A person named Jo asked yesterday what the BBC should say in response to the DUP being offered £1 billion more for Northern Ireland if it was not to question the source of the funds. Specifically they said:
I have a question.
I understand what Richard is talking about, and I have a basic understanding of MMT.
What I’m wondering is: how ought the BBC to talk about austerity, the DUP deal, etc.? Instead of asking, “Where will the money come from?” what should they be asking? “Why aren’t you worried about inflation?”? Should they be talking about the proportion of the national debt that is owned by UK as opposed to foreign creditors? Or what?
My response was as follows:
Good question! I like it and it has not been asked before.
The answer is that the BBC should be asking at least five questions. The first is can Northern Ireland really spend the money in the time that has been made available? Does it have the people with the right skills to do so, and if not why is the promise being made? In other words, they should be checking the economic fundamentals of the deal, not the cash that pays for it.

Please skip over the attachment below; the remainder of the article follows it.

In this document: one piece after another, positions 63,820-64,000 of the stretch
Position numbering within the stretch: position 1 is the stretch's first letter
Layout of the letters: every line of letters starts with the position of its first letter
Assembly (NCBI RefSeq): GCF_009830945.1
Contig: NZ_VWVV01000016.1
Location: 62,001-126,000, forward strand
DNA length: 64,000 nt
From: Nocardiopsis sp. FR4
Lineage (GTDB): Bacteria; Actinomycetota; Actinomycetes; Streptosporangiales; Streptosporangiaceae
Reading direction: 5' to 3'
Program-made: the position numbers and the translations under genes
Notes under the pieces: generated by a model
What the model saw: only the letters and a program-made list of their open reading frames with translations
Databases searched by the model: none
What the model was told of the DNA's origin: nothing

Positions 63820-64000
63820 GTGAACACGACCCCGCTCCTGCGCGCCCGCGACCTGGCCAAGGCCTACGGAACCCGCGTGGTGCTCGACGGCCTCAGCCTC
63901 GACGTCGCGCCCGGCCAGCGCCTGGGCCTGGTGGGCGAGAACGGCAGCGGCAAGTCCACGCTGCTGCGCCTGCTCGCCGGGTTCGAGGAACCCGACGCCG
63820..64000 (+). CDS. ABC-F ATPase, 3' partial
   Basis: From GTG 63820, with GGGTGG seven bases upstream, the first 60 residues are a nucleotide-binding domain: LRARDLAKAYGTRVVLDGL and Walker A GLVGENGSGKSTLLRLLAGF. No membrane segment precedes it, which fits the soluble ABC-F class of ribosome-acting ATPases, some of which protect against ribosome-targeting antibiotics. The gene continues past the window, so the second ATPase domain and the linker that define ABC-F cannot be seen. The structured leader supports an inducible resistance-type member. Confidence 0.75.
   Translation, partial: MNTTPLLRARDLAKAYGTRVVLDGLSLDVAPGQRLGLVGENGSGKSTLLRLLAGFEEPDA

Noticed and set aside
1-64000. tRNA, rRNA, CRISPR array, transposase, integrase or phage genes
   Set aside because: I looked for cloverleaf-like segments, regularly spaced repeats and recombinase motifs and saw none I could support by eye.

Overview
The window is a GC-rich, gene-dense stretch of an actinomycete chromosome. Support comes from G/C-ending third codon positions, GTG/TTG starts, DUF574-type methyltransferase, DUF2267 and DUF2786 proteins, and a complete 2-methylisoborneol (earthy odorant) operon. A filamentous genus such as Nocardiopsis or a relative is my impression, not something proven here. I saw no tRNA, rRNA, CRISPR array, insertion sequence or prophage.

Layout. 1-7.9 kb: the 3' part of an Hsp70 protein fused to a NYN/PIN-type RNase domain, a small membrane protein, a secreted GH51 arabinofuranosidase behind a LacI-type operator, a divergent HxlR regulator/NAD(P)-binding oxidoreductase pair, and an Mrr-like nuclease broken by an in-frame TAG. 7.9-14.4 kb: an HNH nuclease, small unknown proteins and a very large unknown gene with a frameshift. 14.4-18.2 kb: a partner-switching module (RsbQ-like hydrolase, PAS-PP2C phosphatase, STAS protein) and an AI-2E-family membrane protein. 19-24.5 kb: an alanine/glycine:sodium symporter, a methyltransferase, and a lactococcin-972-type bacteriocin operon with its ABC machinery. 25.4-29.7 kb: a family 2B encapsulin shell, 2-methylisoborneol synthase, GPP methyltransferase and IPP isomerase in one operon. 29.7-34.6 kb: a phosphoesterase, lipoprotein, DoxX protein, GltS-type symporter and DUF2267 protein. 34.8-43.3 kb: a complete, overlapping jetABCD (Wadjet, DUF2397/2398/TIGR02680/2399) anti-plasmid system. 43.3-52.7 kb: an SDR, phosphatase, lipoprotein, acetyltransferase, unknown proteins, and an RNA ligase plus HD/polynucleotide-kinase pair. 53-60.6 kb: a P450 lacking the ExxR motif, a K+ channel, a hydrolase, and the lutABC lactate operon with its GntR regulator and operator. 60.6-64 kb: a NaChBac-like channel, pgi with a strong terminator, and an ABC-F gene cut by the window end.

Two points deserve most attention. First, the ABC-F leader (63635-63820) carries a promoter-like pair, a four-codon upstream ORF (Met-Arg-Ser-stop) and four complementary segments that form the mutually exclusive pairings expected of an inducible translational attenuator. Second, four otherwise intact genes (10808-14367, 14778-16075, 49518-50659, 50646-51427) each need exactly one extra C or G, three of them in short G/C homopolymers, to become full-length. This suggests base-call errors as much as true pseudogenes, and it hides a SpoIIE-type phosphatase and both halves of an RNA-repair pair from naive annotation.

Second, they should be asking if this is the best spend for Northermn Ireland.
Third, instead of throwing their hands up in horror at the cost for the rest of the economy they should be asking why if this money could be usefully spent in Northern Ireland it could not also be spent elsewhere.
Fourth, if it could also be spent elsewhere because the resources to do so exist there as well they should be asking why it is not being done.
And, fifth, if there is doubt as to whether the resources really exist because full employment is being reached they should ask if taxes are high enough to stop inflation being the alternative.
Those are real economic questions about right use of resources, whether the decision is appropriate within the capacity of the economy and what risks it creates. But to say ‘where does the cash come from?’ Is absurd, because the answer to that is always the same: the Bank of England creates it.